Right to Information which is a modified version of “Freedom of Information Act 2002” has been rightly told by you to have been initiated and sustained by social activists. But naming just two of them will be a highly disregard to the rest.

Again Sir you tell that “A massive investment in health and education is sorely needed in our country of widening disparities and those who support big business and its unethical profits will never agree to such public expenditure for the masses”. Here sir I would like to get your attention to a fine example – Gujarat. I hope you don’t have any doubts about their support to big business houses. In the last budget of Gujarat a sum of Rs. 3850 crore was allocated for education (An increase of Rs. 1150 crore from previous year).7 This very state which already has 25% reservation for Economically Weaker Section in private unaided schools as per RTE has recommended to increase the number of seats nearly four folds (5,300 to 18,300 seats)8. In the health sector Gujarat has increased the fund by 24.18% (Total of Rs. 3800 crore) in this budget session.7

Sir, at the end of your mail you have told that “The prospect of an alliance of corporate capital and communal forces coming to power constitutes a real threat to the future of our secular democracy”.

Sir, of what little understanding I have, any corporate alliance with any government may it be secular or communal will be detrimental to the nation. Fine examples lies in the numerous scams like 2G, CWG, CoalGate etc. where so called a “secular government” acted for undue profits of corporates.

Apologetically Sir, please also take the pain to clarify if a so called secular party to woo voters of a specific community indulges in appeasement policies do you call it communal? Do you justify such act? If no, then regretfully I found no mention of it in your letter as this is a major issue affecting every Indian.  
Sir when you say to Support people who pledge to commit themselves to a pluralistic culture in diverse India do you think that it can be achieved by creating divisions among Indians. If No then sir why do we have minority institutes which give reservations to minorities? If such institutes admitted only on basis of merit then the institute would be supporting “pluralistic culture in diverse India”. Sir, is this not hypocrisy?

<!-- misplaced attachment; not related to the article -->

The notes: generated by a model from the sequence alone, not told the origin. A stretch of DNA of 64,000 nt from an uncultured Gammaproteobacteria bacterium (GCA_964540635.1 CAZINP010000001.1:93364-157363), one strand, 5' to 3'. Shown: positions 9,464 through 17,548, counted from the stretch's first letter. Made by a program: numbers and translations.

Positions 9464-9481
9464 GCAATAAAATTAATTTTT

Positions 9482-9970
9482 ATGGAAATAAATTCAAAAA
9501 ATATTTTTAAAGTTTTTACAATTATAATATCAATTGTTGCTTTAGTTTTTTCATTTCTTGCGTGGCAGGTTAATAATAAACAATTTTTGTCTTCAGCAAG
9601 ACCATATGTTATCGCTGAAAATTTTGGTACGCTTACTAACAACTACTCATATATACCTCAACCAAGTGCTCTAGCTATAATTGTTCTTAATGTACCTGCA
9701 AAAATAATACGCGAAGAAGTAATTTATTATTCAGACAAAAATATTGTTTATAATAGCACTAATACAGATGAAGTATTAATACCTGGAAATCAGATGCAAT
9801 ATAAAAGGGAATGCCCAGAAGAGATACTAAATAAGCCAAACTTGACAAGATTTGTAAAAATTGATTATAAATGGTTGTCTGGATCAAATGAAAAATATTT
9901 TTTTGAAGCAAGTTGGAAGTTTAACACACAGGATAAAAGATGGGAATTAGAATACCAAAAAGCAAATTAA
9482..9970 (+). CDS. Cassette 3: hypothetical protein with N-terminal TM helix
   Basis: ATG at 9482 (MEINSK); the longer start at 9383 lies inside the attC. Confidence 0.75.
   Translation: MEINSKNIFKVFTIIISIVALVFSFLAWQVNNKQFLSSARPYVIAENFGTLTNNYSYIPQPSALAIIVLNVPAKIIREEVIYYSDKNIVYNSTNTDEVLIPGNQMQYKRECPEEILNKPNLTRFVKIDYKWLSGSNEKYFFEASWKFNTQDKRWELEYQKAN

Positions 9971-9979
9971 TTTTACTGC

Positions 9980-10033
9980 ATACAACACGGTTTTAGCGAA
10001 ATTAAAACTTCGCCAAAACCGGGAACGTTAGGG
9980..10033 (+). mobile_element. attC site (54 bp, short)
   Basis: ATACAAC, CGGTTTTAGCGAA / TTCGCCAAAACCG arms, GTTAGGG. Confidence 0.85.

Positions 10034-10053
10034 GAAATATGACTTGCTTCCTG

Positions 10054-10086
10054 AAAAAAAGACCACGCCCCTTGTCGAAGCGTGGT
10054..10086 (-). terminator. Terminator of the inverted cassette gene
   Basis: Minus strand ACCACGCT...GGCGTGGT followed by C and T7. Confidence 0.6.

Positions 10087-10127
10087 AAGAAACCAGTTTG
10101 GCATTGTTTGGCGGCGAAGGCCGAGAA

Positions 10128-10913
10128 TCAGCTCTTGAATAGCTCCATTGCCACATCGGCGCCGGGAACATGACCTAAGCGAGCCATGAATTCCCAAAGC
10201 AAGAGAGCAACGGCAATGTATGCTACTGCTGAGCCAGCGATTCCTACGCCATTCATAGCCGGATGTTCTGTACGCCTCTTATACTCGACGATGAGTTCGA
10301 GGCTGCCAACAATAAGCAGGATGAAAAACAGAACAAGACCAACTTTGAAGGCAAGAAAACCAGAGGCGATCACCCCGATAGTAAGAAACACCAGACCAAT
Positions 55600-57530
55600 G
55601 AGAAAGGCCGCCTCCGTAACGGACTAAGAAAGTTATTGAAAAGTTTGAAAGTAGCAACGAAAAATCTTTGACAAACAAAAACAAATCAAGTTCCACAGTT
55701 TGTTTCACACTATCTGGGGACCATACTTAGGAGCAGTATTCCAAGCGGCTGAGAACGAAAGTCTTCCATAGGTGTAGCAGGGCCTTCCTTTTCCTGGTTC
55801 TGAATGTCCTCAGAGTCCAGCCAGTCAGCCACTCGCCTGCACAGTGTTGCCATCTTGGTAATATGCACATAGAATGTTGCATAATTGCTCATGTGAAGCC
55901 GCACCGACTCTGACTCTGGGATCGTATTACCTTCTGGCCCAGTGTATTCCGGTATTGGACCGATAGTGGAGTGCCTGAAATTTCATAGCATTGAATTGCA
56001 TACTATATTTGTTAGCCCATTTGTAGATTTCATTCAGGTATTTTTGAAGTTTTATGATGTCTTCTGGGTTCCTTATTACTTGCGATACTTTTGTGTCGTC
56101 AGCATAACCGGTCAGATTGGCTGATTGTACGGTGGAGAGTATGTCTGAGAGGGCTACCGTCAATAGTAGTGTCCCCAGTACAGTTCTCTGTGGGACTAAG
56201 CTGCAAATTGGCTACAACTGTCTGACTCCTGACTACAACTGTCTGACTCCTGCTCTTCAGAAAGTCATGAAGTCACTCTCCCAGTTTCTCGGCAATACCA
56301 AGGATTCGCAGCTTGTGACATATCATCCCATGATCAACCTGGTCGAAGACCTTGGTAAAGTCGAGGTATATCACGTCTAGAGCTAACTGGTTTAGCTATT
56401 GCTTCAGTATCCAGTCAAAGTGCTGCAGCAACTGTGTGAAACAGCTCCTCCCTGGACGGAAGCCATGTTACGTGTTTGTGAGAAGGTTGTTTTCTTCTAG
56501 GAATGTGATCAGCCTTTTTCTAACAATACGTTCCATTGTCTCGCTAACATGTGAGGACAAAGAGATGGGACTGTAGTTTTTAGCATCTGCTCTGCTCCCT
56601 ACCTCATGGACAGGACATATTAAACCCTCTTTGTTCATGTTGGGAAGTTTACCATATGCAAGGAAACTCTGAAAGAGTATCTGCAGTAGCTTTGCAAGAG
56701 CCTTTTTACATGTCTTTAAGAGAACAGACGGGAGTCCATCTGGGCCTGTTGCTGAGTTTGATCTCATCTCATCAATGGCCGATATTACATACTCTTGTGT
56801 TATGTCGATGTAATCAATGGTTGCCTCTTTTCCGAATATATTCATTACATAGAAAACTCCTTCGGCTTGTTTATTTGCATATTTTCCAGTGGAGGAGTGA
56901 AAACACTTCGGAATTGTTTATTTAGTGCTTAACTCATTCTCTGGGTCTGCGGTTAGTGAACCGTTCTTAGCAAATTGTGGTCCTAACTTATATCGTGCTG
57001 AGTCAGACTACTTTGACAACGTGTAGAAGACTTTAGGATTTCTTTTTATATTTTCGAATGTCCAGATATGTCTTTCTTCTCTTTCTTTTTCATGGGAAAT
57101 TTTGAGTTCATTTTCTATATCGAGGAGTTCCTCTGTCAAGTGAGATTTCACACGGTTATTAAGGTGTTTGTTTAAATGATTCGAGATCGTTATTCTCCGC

Sir, lastly I would also like to ask you that will you not ask your students to think about Inflation, Taxes, Internal Security, Foreign Policies, Women Safety, and tons of other issues before they go to vote. Is their vote only meant to get pseudo-seculars to power?

I hope Sir that I have not offended you with this letter as you and your students claim that your institute promotes debate and open thinking. And Sir, please if you really want to write a motivational letter for debate please do it with a neutral stand.

Thanking You.

Yours Truly
Dr. Ankit Agarwal.

1.       Enrolment and Drop Out Rate in Schools, Press Information Bureau, GoI
2.       Despite high claims, dropout ratio in primary schools of Gujarat 7% , Times of India
3.       Gujarat's literacy rate rises by over 10%, Times of India
5.       A sea change in education sector, The Hindu Business Line
7.       Government of Gujarat , Highlights of Budget 2013-14
8.       Govt increases reserved seats for poor kids in pvt schools, Indian Express

Note: All views here are personal. If you have any difference then dialogue is the best way. 

Hope Dr. Frazer Mascarenhas S.J. does get to read this.

Letter by Dr.  Frazer Mascarenhas S.J., Principal, St. Xavier’s College, Mumbai. can be found here